Theban Tomb 184 (Nefermenu) and the Upper Section of the South Slope of El-Khokha Hillock – 2005, Acta Archaeologica Academiae Scientiarium Hungaricae (Budapest) 58 (2007) 1–42.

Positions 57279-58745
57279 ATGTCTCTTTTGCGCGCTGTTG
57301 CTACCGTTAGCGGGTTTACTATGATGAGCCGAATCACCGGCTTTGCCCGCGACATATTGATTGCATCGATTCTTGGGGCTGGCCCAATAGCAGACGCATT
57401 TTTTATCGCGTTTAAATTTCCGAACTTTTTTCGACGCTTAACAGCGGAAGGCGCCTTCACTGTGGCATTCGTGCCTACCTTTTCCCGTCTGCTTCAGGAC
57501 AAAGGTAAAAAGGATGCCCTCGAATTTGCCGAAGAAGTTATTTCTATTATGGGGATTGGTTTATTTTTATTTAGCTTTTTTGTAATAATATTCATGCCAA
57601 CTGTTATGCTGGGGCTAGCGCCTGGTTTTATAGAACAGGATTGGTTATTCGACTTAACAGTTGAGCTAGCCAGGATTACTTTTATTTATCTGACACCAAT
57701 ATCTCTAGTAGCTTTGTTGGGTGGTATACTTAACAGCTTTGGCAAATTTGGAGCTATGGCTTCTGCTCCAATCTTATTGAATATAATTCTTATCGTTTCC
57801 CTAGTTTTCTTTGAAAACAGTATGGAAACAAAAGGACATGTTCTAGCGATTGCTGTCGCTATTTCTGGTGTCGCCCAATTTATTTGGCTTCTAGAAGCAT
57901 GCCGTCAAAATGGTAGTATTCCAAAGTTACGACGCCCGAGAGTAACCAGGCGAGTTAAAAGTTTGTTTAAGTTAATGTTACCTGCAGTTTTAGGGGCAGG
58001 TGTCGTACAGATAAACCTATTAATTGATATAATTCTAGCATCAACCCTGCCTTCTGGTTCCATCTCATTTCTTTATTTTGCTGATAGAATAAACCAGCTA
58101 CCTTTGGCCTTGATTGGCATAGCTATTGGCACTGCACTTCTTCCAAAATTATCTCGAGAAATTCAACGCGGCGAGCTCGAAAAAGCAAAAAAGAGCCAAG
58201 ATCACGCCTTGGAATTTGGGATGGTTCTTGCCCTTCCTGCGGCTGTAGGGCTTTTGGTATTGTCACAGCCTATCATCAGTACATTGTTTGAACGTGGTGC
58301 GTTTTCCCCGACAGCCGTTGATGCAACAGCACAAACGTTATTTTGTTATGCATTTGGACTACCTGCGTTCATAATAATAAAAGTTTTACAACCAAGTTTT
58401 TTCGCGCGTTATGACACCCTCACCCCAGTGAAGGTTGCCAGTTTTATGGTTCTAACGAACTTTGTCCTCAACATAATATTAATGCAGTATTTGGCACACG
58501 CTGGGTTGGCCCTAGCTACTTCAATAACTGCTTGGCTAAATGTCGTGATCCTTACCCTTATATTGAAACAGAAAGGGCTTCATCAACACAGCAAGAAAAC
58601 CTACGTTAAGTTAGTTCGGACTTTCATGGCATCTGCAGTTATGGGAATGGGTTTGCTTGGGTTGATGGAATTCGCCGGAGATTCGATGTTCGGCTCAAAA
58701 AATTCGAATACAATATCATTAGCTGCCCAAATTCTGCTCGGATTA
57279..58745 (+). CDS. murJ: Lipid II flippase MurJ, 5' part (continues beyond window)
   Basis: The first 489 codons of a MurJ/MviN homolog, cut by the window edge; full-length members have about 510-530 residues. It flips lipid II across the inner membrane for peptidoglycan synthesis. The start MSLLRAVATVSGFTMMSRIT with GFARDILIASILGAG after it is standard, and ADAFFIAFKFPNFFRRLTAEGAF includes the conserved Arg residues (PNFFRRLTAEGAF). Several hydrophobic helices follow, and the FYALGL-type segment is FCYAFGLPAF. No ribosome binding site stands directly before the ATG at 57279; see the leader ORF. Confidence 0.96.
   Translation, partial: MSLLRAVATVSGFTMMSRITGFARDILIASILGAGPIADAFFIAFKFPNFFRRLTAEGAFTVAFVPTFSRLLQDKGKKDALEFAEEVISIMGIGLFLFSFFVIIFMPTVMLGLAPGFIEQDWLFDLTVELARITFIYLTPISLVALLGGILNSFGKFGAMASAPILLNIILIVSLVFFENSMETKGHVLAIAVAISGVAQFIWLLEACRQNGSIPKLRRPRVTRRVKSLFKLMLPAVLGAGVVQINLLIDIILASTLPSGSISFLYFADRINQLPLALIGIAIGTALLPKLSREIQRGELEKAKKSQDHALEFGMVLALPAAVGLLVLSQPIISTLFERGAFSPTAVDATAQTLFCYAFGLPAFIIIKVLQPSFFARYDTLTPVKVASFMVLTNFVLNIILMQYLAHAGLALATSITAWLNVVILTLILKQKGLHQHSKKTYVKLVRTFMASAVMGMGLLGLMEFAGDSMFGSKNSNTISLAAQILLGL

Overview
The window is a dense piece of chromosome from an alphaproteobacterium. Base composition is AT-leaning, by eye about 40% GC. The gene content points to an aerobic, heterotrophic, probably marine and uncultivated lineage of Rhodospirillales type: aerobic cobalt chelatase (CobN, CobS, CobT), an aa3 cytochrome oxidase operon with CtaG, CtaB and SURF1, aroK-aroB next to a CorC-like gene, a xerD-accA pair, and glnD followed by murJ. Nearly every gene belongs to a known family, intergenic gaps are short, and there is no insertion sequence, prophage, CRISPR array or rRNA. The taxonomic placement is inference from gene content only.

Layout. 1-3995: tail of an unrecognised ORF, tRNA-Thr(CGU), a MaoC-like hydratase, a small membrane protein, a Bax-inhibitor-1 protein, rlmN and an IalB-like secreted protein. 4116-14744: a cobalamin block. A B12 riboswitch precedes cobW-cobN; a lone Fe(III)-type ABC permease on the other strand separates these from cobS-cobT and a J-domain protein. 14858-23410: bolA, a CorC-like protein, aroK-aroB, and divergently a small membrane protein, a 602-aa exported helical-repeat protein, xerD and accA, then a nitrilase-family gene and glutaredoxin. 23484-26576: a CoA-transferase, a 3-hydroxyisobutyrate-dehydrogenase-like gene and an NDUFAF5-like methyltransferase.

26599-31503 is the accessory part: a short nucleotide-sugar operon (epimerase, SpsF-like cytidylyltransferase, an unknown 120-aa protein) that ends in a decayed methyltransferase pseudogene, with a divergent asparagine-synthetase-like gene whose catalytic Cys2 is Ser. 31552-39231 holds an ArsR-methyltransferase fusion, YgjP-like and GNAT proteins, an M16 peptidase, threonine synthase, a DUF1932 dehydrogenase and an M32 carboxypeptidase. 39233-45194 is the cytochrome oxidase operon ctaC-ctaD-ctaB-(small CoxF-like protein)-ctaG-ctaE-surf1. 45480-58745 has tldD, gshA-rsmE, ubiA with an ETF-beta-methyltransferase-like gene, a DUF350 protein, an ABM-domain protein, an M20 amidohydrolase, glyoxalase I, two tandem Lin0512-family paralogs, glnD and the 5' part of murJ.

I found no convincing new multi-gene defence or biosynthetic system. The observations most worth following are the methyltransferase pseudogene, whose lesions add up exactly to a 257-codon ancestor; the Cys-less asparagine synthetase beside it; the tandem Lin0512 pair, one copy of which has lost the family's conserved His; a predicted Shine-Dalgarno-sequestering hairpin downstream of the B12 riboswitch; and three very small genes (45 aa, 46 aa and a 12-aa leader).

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     DOI: 10.1556/AArch.58.2007.1.1 Acta Archaeologica Academiae Scientiarum Hung. 58 (2007) 1–42 0001-5210/$20.00 © 2007 Akadémiai Kiadó, Budapest THEBAN TOMB 184 (NEFERMENU) AND THE UPPER SECTION OF THE SOUTH SLOPE OF EL-KHOKHA HILLOCK – 2005 1   Z. I. FÁBIÁN fabianzoltanimre@gmail.com Abstract:  Hungarian excavations in the Theban necropolis have been extended to wide territories on the south slope of the El-Khokha hillock. In the 2005 season, the tracing of the epigraphic material of the mural decoration in the 19 th  Dynasy rock cut tomb of Nefermenu (TT 184) was completed. This monument, according to its characteristic religious, architectural and artistic layout, belongs to the so called “Khokha tomb-group” of TT 23 (Tjay), TT 32 (Djehutimes), TT 183 (Nebsumenu) and TT 264 (Ipiy). In previous seasons, the remains of a pyramid-like superstructure of a New Kingdom tomb were exposed, which probably belonged to Nefermenu’s monument. The research of the chronological position of this superstructure drew the attention to the structures in the upper section of the hillock, where architectural survey was carried out in the small and ruined New Kingdom rock cut tombs: TT 204, TT 205, TT 206, and (Kampp) –41–, –42–, –43–. Excavation was also possible in one of these: –43–, and in a newly discovered, Middle Kingdom monument, a saff-tomb with eight-pillared façade, where material of secondary burials dated to the Third Intermediate Period also came to light. The analysis of finds from earlier seasons concentrated on wooden frag-ments, shabtis, funerary cones and cartonnages. Keywords: Theban necropolis, 19 th  Dynasy rock cut tomb of Nefermenu, Khokha tomb-group, pyramid-like structure, chronology, Middle Kingdom monument, Third Intermediate Period, Hungarian excavations in Egypt The research in and around Nefermenu’s rock-cut tomb dated to the 19 th  Dynasty began in 1995. 2  The traditionally planned T-shaped rock-cut tomb-temple with its sloping passage and burial chamber is situated on the south slope of El-Khokha hillock, in the central part of the Theban necropolis, surrounded by decorated tombs which were constructed in quite different periods ( Fig. 1 ) .  It is just above TT 48 (Amenemhat-Surer, reign of 1  This paper is a shortened version of the report submitted to the Supreme Council of Antiquities of Egypt after the 2005 season. The season was carried out from 15 th  February to 28 th  March, in 36 workdays, when 12–14 workmen were employed on six days of the week from 7 a. m. to 2 p. m. The members of the staff were as follows: Z. I. Fábián, field director; I. Kozák, restorer; Gy. Csáki, architect; N. Darvas, student of Egyptology (ELTE), recorder; K. Dubrovay, student of archaeology (University of Pécs), recorder; B. Németh, Egyptologist, recorder; Sz. Patkós, student of Egyptology (ELTE), recorder; A. Szabó, student of archaeology (University of Pécs), recorder. The Supreme Council of Antiquities was represented by inspectors Maged Ahmed Hasan and Mohamed Mohamed Khalil, Luxor. The report was prepared applying the results, and written on the basis of the individual reports by the members of the staff, each responsible for a certain field of research. Thanks are also due to them. This work would have been impossible without the financial, material and other support kindly offered by the Hungarian Ministries of Education, and of National Heritage, the National Scientific Research Fund of Hungary (OTKA), ERDA Ltd and WÉBER 2000 Ltd. 2  For the location of TT 184 (Nefermenu), its chronological position in the necropolis, previous work in and around it, the de-scription of significant architectural and decorative elements, its relation to other monuments, and the attested titles of the owner, see F ÁBIÁN  1997 and F ÁBIÁN  2005. On details of the Mission’s work at the site, see also my reports submitted to the Supreme Council of Antiquities of Egypt on 3 rd  April 1996, 8 th  April 1997, 27 th  April 1998, April 1999, 6 th  April 2000, 26 th  April 2001, 28 th  March 2002, and 7 th  April 2004; and cf. PM, 290–291, Plan: 282, Map IV. D-5, c, 9; Survey of Egypt 1921, Map of El-Khôkha and Assâsîf c-9; and K AMPP  1996, 474, Beilage, Plan IV. H-3.  2 Z. I. FÁBIÁN    Acta Archaeologica Academiae Scientiarum Hungaricae 58, 2007 Fig. 1. Map of the upper section of the south slope of El-Khokha, including the remains of the eastern Saff 1, below Tomb (Kampp) –43– and those of the New Kingdom superstructures south of the uppermost row of tombs. Survey: Gy. Csáki 2004, updated in 2005 Amenhotep III), 3  and its nearest neighbours on the same or similar level of the south slope of the Khokha are as follows: TT 185 (Seny-iqer: Old Kingdom or First Intermediate Period), 4  which is a part of a modern house called Beth Boghdady, and (Kampp) –63– (reign of Thutmosis III ?) 5  on the east, TT 412 (Qen-Amun: Amenho- 3  S ÄVE -S ÖDERBERGH  1957. 4  PM, 291. For the dating of Old Kingdom tombs of El-Khokha and other details, see A RNOLD 1972; N EWBERRY  1903; F ISCHER 1957;   N.   D AVIES , BMMA Suppl. 13 (March 1918) 23–24; W INLOCK 1947,   1;   F ISCHER 1968, 97–99, 131, n. 578; H ELCK 1954,   102;   S CHENKEL 1962,   11,   40,   49–51,   107;   J AROŠ -D ECKERT 1984, 102–106; G OMAA 1980,   13,   44;   K ANAWATI 1980, 142sq.; S ALEH 1977. 5  K AMPP  1996, 666.    THEBAN TOMB 184  3  Acta Archaeologica Academiae Scientiarum Hungaricae 58, 2007 tep II), 6  TT 413 (Unis-ankh: Pepy II), 7  (Kampp) –59– (Men-kheper-Re-Seneb, usurped by Bak-en-Amun, first phase: Dyn. 18, second phase: Ramesside) 8  and (Kampp) –61– (Amenhotep, Ramesside ?) 9  on the west. North of TT 184, partly above it is TT 241 (Jahmes, Hatshepsut/Thutmosis III). 10  TT 184 is also in the close vicinity of other Ramesside tombs, which, according to their artistic-architectural and religious-conceptual layout appear to be members of a distinctive tomb-group, the “El-Khokha group”. Besides Nefermenu’s TT 184, these include: TT 23 (Tjay), 11  TT 32 (Djehutimes), 12  TT 183 (Nebsumenu), 13  TT 264 (Ipiy), 14  and in many features TT 296 (Nefersekheru) 15  and TT 370 (Neb-neshem ?). 16  These rock-cut tombs can all be dated to the reign of Ramesses II or later in the 19 th  Dynasty. The choice of the site was due to the fact that regarding its architectural and artistic layout as well as its religious concepts and historical significance, TT 184 is evidently a rather close parallel to the main subject of the investigation of the Hungarian Archaeological Mission in Egypt throughout the previous decade, namely TT 32 (Djehutimes). THE PRESENT STATE OF THE MONUMENT The rock cut parts of TT 184 including the sloping passage and the burial chamber have not undergone considerable change since March 2004. However, some sections of the monument (the “northern” 17  half of the transverse hall, the forecourt with suspected remains of pylons and sculpted elements) are located underneath the modern house called Beth Bogh-dady. The latter huge edifice must have considerable influence on the state of recent supporting structures and even on the bedrock bearing painted reliefs. Thus, I cannot avoid quoting some remarks from my previous years-reports, which are as valid at present as they were before: The modern brick wall blocking the “northern” half of the transverse hall indicates that it is continuously losing stability, probably due to the movement of Beth Bogh-dady. Now the wall is still threatening to collapse and destroy other parts of the monument ( Fig. 2 ). The neces-sary steps are hereby proposed to be taken by the Inspectorate of Qurna, as the authority of the Hungarian Mis-sion of TT 184 does not include any intrusion into the modern houses of the vicinity. The same is true for the possible decoration of the forecourt of TT 184, also located underneath Beth Boghdady. Thus, a proposition is hereby repeatedly being put forward to make arrangements in order to have the above mentioned modern house removed by the local authorities so as to preserve at least the actual state of TT 184 and other ancient monuments in the vicinity, such as TT 185 (Seny-iker) for instance, which is also a part of Beth Boghdady. A further remark should also be added here regarding the state of some neighbouring monuments, e.g. TT 412 (Qen-Amun) and TT 413 (Unis-ankh). The paintings of these monuments have been permanently ex-posed to considerable sunshine and even during the past years since I commenced work on TT 184, some fading of the colours could be observed. Here, as I experience with pleasure, roofing has been prepared in both monu-ments by the Inspectorate of Qurna to protect the decoration. 6  S ALEH  1983, 15–28, Pls. I–IV; for the dating, see S HEDID  1988, 95; and cf. K AMPP 1996, 413. 7  S ALEH  1977. For the dating, see above, n. 4. 8  Excavated by the late E. Gaál. For numbering, see K AMPP  1996, 660–662. 9  Until recently, excavated by the late E. Gaál. For its owner, see H ABACHI –G HALIOUNGUI  1969–1970, 17, No 4; B AKRY , in RSO 44 (1969) 179–180; with reference in J. L ECLANT , Or 41 (1972) 263.g; G HALIOUNGUI  1983, 27, No 47; M ANNICHE  1988, 12, referring to it as “TT 415 not yet officially numbered”; cf.   K AMPP  1996, 662–663. 10  S HORTER  1930, 54–62; K ONDO  1987, 65, Fig. 2; Y OSHIMURA  1991, 17; Y OSHIMURA  1992, 661–664; Y OSHIMURA –K ONDO  1992, 112–113, and further literature, in K AMPP  1996, 517–519. 11  PM, 38sqq.; K AMPP  1998, 206–209; for several texts see K ITCHEN 1982, (KRI) IV.4, 107–119, and see further H AIKAL  1985, 361–372. 12  K ÁKOSY   et al.  2004; and Kákosy’s preliminary reports in ActaArchHung yearly from 37 (1985), both with further literature. 13  K AMPP  1996, 471–474; PM, 289–290, recently A SSMANN 2002, 53–60. 14  PM, 345; K AMPP  1996, 541–542. 15  F EUCHT  1985. 16  H OLTHOER  1984, 73–96. 17  Quotation marks indicate cultic orientation inside the monu-ment.  4 Z. I. FÁBIÁN    Acta Archaeologica Academiae Scientiarum Hungaricae 58, 2007 Fig. 2. Modern brick wall blocking the “northern” part of the first, transverse chapel from Beth Boghdady EPIGRAPHIC WORK AND ARCHITECTURAL RESEARCH IN TT 184 (NEFERMENU) Tracing, collating and final inking of the mural decoration; reconstruction of stone fragments In previous years’ seasons, tracings were made of the entire mural decoration in the accessible parts of TT 184, and only the forecourt and the “northern” half of the transverse hall not yet excavated are to be exposed and documented. The collation of the tracings has now been completed. With a second collation, the already printable computer designs of the mural decoration were finalised adding some further details to the material. (For sample, see Figs 3–4 ) For future seasons, apart from the still inaccessible sections of the monument, the considerable amount of decorated stone fragments may provide with more work. The stone fragments had been stored inside the monument by an earlier excavator before the Hungarian Mission began research at this site. Having been identified in earlier seasons, most of these fragments were stored in the monuments they once be-longed to (TT 48 and TT 412 respectively). However, the preliminary study and documentation of the remaining 76 items offer a good opportunity to reconstruct the destroyed elements of TT 184, especially around the entrance actually located beneath Beth Boghdady. ARCHITECTURAL SURVEY IN THE UPPER SECTION OF EL-KHOHA HILLOCK The research of the upper row of tombs is reasoned by the results of the last seasons and further ques-tions have arisen since. The study of TT 184 began in the 1990s with the mere aim of collecting comparative epigraphic material to that of TT 32 (Djehutimes). The examination of other post-Amarna monuments led to the    THEBAN TOMB 184  5  Acta Archaeologica Academiae Scientiarum Hungaricae 58, 2007 Fig. 3–4. Sample of the inked version of the computer designs prepared on the basis of the tracings: offering scene in the lower register of the transverse chamber